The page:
Tennesseans have good cause to kick up their heels – and, this time, it’s not just within the confines of a Nashville honky-tonk. The Volunteer State success story has been unfolding over the years, and recent announcements out of the Tennessee Finance Department show the financial benefits of a well-informed, sound tax structure.
Last week, officials revealed the very good news that Tennessee brought in nearly $800 million more than budget estimates of tax collections during the first ten months of the fiscal year. Finance Commissioner Larry Martin lauded the unpredicted overage and, importantly, stated that the large totals owed primarily to sales-tax revenue.
For free-market economists, large corporations, and small businesses alike, sales taxes have long been the most desirable and stable form of taxation. Rather than putting a price on work – as with the most volatile and mobile of levies, income tax – sales tax is applied evenly and allows for a steady stream of tax revenue.
In Tennessee, the numbers tell the story. Sales tax collections are the government’s main source of revenue, and in fact totaled $33.5 million more than estimates for the month of May 2016 and 6.49 percent higher than in May 2015. For that ten-month period that the Tennessee Finance Department analyzed, sales taxes were totaling $345 million higher than estimates, and the year-to-date growth rate was a notable 7.81 percent. Even more notable: Tennessee achieves these impressive results without levying an individual income tax on its residents.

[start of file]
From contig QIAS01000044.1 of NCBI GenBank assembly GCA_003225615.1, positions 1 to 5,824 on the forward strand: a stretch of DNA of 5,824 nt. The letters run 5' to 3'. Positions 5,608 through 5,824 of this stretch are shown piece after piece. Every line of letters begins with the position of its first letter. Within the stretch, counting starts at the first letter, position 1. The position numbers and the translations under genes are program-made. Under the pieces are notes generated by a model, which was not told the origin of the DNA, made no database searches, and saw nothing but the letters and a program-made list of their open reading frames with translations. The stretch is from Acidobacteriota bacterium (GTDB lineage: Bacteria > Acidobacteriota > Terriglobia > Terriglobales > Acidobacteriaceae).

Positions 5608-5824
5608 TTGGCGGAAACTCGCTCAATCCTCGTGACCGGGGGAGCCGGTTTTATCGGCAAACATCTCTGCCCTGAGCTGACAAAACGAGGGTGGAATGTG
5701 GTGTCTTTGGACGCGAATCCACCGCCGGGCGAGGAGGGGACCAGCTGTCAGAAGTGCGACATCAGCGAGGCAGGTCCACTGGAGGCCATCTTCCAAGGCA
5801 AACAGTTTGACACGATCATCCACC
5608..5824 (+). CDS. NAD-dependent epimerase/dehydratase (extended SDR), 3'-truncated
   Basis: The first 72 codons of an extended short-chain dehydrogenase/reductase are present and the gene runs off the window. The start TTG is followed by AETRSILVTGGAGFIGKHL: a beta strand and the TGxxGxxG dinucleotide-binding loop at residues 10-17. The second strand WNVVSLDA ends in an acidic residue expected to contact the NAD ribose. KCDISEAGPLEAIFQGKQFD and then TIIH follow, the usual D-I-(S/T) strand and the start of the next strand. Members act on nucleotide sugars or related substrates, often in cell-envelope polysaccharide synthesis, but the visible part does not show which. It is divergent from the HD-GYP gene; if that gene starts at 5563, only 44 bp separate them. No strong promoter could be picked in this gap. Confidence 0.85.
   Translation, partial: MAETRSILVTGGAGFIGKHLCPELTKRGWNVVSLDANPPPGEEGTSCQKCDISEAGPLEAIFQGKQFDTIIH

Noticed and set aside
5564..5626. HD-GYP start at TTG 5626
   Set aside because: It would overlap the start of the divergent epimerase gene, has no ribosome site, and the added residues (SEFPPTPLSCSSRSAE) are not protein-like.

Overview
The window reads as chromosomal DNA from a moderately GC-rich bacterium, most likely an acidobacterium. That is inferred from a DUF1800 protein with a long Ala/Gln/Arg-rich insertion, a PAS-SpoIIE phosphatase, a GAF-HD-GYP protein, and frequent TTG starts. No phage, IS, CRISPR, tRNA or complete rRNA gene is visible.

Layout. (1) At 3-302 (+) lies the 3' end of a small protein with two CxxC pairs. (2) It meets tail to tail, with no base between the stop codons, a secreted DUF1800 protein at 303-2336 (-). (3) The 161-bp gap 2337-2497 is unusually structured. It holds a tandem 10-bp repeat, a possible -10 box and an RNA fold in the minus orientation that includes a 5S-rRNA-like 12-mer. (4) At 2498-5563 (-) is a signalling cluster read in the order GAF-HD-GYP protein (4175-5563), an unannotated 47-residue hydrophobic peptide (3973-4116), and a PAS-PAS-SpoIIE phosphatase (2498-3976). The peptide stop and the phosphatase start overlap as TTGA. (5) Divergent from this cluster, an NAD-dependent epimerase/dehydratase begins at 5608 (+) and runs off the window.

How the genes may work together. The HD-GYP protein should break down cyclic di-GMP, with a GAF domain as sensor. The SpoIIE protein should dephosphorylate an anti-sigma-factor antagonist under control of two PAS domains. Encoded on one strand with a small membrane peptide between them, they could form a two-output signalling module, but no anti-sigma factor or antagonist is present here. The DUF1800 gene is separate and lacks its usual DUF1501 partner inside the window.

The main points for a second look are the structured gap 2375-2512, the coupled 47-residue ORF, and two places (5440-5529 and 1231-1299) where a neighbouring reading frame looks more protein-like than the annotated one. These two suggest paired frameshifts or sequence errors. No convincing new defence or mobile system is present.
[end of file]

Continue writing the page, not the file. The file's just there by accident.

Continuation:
While the news from this fiscal year is more than encouraging, Tennessee’s economic ascent has been quite a few years in the making. According to individual taxpayer records from the Internal Revenue Service, between 1992 and 2014 Tennessee gained $12.36 billion in net adjusted gross income (AGI). Perhaps not surprisingly, the bulk of that wealth-migration came from states that discourage growth and innovation via prohibitively high income-tax rates; the two main income-contributors are California (which sent $1.43 billion to the Volunteer State in that 22-year span) and Illinois (which sent $1.36 billion).
Fortunately, the encouraging news out of the Tennessee Finance Department is far more than numbers on a ledger. The ripple effect of this unexpected surplus is being felt throughout the economy. A new study by the Boyd Center for Business and Economic Research at the University of Tennessee (Knoxville) shows that the state’s economic growth is outpacing the national average, which should equate to a greater number of jobs as well as higher earning potential for Tennesseans. What’s more, Tennessee’s unemployment rate is a relatively low 4.3 percent for April 2016, below the national average of 5 percent.
The lead author of the Boyd Center, Matt Murray, said in a recent interview, “The state economy has seen remarkable improvement in the last several quarters. April’s drop in the unemployment rate was exceptionally good news.”